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Orphan worms and, homeless parasites enhance bilaterian diversity

Okamura, B. and Canning, E. U. (2003) Orphan worms and, homeless parasites enhance bilaterian diversity. Trends in Ecology & Evolution, 18 (12). pp. 633-639. ISSN 0169-5347

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To link to this item DOI: 10.1016/j.tree.2003.09.017

Abstract/Summary

Microscopic endoparasites belonging to the Phylum Myxozoa provide a striking example of how much there is still to be learned about the diversity of the Metazoa. Recent research on myxozoans has provided new insights into evolution within the Bilateria, revealing unparalleled levels of morphological simplification associated with parasitism, a home for an orphan worm, and a hypothesis of the endosymbiotic origin(s) for extrusible intracellular organelles in myxozoans and cnidarians. In addition, discovery of the source of a devastating disease of salmonid fish has enabled researchers to identify two ancient clades within the Myxozoa, and has exposed new mysteries concerning myxozoan life-cycle evolution and evolutionary diversification. This plethora of new insights exemplifies the fundamental value of studying obscure organisms.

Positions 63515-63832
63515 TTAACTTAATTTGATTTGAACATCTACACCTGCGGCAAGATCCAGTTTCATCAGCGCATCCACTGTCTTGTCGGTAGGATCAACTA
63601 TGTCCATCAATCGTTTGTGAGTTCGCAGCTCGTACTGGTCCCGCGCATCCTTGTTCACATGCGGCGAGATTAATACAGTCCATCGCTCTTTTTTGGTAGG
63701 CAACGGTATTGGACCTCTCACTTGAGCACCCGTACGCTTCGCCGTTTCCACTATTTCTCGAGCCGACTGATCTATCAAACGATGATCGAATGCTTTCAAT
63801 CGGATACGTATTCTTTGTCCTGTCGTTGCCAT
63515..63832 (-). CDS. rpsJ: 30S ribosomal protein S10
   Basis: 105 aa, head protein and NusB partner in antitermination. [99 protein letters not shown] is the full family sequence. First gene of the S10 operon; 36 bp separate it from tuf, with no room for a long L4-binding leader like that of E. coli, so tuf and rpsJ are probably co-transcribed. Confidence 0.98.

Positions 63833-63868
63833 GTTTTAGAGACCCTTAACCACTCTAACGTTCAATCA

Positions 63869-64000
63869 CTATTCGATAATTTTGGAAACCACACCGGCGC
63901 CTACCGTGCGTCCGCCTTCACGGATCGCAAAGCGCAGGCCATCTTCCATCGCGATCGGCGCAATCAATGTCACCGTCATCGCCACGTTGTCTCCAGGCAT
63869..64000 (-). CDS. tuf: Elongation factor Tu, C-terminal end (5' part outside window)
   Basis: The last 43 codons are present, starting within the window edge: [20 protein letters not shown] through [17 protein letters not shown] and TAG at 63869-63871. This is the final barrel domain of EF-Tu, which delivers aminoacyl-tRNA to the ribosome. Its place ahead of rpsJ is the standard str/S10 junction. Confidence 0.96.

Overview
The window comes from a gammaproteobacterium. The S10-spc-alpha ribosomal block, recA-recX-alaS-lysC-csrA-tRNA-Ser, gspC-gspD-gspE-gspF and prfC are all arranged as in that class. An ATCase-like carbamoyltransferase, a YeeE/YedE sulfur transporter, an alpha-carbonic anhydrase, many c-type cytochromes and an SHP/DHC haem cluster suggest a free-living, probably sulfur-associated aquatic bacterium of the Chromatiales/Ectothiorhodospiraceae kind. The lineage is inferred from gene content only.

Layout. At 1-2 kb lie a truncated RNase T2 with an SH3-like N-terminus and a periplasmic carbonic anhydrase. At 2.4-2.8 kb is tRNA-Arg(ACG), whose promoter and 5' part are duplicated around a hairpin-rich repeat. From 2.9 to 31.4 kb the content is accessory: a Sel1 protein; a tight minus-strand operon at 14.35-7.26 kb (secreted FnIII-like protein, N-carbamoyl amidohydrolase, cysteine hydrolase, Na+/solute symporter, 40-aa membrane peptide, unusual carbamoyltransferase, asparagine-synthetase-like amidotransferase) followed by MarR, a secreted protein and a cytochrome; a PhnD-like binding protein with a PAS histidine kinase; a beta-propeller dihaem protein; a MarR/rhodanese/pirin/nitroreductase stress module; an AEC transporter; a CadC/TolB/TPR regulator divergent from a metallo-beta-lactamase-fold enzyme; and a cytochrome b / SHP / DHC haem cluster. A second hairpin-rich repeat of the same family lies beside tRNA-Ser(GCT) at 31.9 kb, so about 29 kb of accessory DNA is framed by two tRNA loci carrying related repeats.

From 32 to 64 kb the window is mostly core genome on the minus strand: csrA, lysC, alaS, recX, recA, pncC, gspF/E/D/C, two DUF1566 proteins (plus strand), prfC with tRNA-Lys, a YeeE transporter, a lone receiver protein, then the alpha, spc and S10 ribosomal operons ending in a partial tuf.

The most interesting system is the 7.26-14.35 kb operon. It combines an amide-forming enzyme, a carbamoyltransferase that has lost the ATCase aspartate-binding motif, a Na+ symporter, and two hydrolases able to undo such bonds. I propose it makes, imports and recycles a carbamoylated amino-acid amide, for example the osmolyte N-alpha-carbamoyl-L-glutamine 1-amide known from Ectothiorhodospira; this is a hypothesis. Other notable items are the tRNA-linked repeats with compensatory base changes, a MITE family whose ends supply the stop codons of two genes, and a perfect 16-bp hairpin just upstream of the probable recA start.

Item Type:Article
Refereed:Yes
Divisions:Faculty of Life Sciences > School of Biological Sciences
ID Code:10834
Uncontrolled Keywords:PROLIFERATIVE KIDNEY-DISEASE, DNA-SEQUENCE ANALYSIS, TO-FISH, TRANSMISSION, 18S RDNA SEQUENCES, TETRACAPSULA-BRYOSALMONAE, PHYLOGENETIC POSITION, ANCIENT ORIGIN, PHYLUM MYXOZOA, LIFE-CYCLE, EVOLUTION

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